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Aptis Advanced Speaking 2 con Respuestas Modelo C1

Advanced Speaking 2 con Respuestas Modelo C1

Aptis Advanced Speaking 2 con Respuestas Modelo C1

Esta prueba de Advanced Speaking con respuestas modelo C1 es la versión complementaria del examen de práctica 2.

Recuerda probar primero con la versión de simulacro de examen Aptis Advanced Speaking: Examen de Práctica 2.

La idea es hacerte pensar en las áreas de preguntas y el lenguaje que vas a necesitar. A continuación, lee y escucha nuestros ejemplos de respuestas del C1. Considera cómo podrías incorporar algunas de nuestras ideas para mejorar tus propias respuestas, tanto gramatical como léxicamente.

En primer lugar, recapitulemos los componentes de la prueba de expresión oral, que dura diez minutos en total. Hay 3 partes principales, ya que la Parte 4 consiste simplemente en una pregunta basada en el mismo tema que tu presentación en la Parte 3.

Estructura del examen

Primera parte: Describir, comparar y dar razones y explicaciones

En esta parte se te pide que compares dos imágenes. Luego tienes que responder a dos preguntas sobre ellas. Tendrás 45 segundos para cada respuesta.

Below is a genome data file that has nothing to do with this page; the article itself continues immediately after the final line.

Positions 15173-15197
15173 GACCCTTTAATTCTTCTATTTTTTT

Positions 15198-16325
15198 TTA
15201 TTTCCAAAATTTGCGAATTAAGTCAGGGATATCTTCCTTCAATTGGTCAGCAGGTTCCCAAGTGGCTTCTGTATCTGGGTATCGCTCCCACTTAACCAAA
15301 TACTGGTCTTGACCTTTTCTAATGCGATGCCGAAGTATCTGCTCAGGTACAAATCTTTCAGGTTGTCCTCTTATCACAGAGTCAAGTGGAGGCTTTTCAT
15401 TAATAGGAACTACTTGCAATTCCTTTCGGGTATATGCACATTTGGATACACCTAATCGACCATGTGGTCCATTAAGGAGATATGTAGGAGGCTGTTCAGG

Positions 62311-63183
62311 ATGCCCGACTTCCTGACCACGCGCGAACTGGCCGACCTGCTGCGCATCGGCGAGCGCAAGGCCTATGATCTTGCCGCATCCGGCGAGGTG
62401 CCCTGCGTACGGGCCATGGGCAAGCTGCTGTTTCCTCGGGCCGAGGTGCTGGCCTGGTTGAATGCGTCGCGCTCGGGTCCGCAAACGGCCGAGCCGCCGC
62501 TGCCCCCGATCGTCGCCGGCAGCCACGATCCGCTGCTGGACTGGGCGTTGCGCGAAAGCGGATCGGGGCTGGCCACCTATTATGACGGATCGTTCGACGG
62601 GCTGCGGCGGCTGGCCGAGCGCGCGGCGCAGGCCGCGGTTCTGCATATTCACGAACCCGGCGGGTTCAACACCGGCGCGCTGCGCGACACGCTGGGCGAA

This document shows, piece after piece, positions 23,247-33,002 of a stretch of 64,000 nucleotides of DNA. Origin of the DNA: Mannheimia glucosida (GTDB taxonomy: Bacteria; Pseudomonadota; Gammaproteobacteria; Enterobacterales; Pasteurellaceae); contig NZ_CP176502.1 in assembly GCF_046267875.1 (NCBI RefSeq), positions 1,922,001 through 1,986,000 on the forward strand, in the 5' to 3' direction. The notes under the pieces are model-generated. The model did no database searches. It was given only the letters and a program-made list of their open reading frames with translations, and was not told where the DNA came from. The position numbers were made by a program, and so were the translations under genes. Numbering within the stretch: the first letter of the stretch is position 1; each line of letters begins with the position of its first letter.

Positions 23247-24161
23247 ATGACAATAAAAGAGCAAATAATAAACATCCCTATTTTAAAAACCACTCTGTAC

Segunda parte: Discutir la experiencia personal y la opinión en relación con un tema abstracto

En esta parte, se te plantean tres preguntas, que permanecen en la pantalla. Tendrás un minuto para pensar tus respuestas y dos minutos para hablar.

Tercera parte (o parte 3.1): Presentación

En esta parte tienes que hablar sobre un tema durante 90 segundos. El tema permanece en la pantalla, junto con dos listas de puntos -a favor y en contra- relacionados con el tema. Tienes que elegir dos puntos de cada lista y dar un argumento equilibrado para representar ambos lados del tema. Tendrás un minuto para preparar tu argumento y un minuto y medio para hablar.

Cuarta parte (o parte 3.2): Pregunta relacionada con tu presentación

Cuando termines de hablar sobre el tema, te harán una pregunta adicional relacionada con él. Tienes que responder inmediatamente; no hay tiempo de preparación. Tendrás 45 segundos para hablar.

Encontrarás el guion de esta prueba de Advanced Speaking con respuestas modelo C1 debajo del vídeo. Recuerda que son respuestas modelo, por lo que hemos encajado todo lo posible para que tengas más ideas.